Q: What’s your favorite summer vacation spot?
A: Anywhere I can glide across a lake on my stand-up paddle board.

Q: Chocolate, strawberry or vanilla ice cream, and why?
A: Yes! Why limit yourself?

17
May
16

Creating Conscious Meetings

Holly

Holly Duckworth

This month’s guest blog post is by Holly Duckworth, a keynote speaker and consultant. She’s the author of the award-winning book, “Ctrl+Alt+Believe: Reboot Your Association for Success.” Follow her on Twitter: @hduckworth.

As you look around it doesn’t take long to recognize the world of business is evolving. What used to be “woo woo” spiritual practices like meditation, essential oil and choosing holistic foods, is becoming more main stream.

As such, “same old” meetings will no longer work. Now, participants demand a deeper connection to self and to the experts in their field. And CEOs must create companies that reflect what they believe in order to keep the highest levels of talent.

At the same time, hotels and venue partners are struggling to create open spaces that support connection in this new way.

I have been active in the meetings industry since 1999 so I’ve had a front row seat to watch this happen. The most successful meetings now reflect the societal evolvement toward mindful business, and that’s where I step in. I use spiritual tools (meditation, visioning, affirmations, intentions, essential oils) to shift the consciousness in meetings/business from fear to faith.

Time for a New “Woo & Wow” Conversation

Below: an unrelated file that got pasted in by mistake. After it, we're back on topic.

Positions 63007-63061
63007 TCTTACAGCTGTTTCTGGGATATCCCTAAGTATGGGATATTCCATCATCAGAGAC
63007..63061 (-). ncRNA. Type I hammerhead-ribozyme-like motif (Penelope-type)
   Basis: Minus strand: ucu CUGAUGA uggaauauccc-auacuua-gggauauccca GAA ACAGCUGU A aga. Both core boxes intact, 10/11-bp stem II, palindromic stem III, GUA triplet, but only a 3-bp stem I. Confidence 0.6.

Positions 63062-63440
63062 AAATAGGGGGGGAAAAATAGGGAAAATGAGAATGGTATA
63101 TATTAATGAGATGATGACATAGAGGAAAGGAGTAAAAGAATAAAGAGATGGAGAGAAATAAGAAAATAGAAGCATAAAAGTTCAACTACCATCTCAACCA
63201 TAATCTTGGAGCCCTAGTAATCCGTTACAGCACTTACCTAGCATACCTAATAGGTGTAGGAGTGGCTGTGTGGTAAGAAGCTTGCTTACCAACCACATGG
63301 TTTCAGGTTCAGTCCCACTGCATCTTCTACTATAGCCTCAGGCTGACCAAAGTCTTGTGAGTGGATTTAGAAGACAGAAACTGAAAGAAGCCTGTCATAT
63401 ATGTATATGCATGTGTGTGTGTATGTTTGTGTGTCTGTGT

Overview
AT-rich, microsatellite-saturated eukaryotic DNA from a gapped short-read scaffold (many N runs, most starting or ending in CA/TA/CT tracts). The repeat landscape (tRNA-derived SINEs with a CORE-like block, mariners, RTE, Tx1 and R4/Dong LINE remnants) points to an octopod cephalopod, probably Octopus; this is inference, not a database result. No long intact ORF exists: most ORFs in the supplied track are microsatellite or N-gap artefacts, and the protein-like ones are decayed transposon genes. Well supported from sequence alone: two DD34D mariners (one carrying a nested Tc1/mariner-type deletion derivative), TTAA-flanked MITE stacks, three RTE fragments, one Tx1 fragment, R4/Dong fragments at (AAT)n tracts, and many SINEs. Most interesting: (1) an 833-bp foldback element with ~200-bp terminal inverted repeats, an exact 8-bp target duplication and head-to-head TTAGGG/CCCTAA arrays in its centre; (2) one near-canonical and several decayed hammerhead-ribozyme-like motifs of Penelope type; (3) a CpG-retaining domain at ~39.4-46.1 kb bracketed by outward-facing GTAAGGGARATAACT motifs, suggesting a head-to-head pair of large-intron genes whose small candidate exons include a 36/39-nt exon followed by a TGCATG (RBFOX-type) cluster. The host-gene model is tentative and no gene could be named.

By spirituality, I don’t mean religion. Instead, I approach spirituality as a broad concept with room for many perspectives — a sense of connection to the wholeness of life. Meetings are a universal human experience —something that touches us all. How can we get conscious about co-creating more mindful, meaningful and powerful soul-connecting meetings? First we must give permission to connect to our own soul.

Try this “woo woo” on for size:

Accept the authenticity of your feelings in the moment. Feel your feelings fully and allow yourself to recognize this is how you feel in this moment, without self-judgment. Ask for help. Don’t assume people around you are too busy or unwilling to help. A two-minute closed-eye meditation at your desk can help you get more clear about who you are, what you need and what your meeting attendees desire.

Breathe in and out. Focus on feeling the air come in your nose and out your mouth. Repeat this several times. This can center your energy on what is truly important. Have you tried essential oils? Simply putting a little lemon essential oil on your wrists can elevate your mood; a little lavender can calm you.

Choose compassion toward yourself. When you take a moment to realize just how wonderful, capable and amazing you really are, you inspire others to show compassion toward themselves and it becomes reciprocal. Use an affirmation to focus in a positive direction. My favorite saying is, “Success is all I see; success is all I feel; success is all I know in my business and life.”

I believe it’s time to have a new conversation in the meetings business. Meetings are a key contributor to conversations and social change and we are living in an era when social change is rampant. The illusion of a division between church and state is that — an illusion. Equal rights, marriage equality, globalism and technology are all working to evolve the consciousness of the planet. Younger employees require bringing their heart and spirit to the work they do — and the meetings they attend.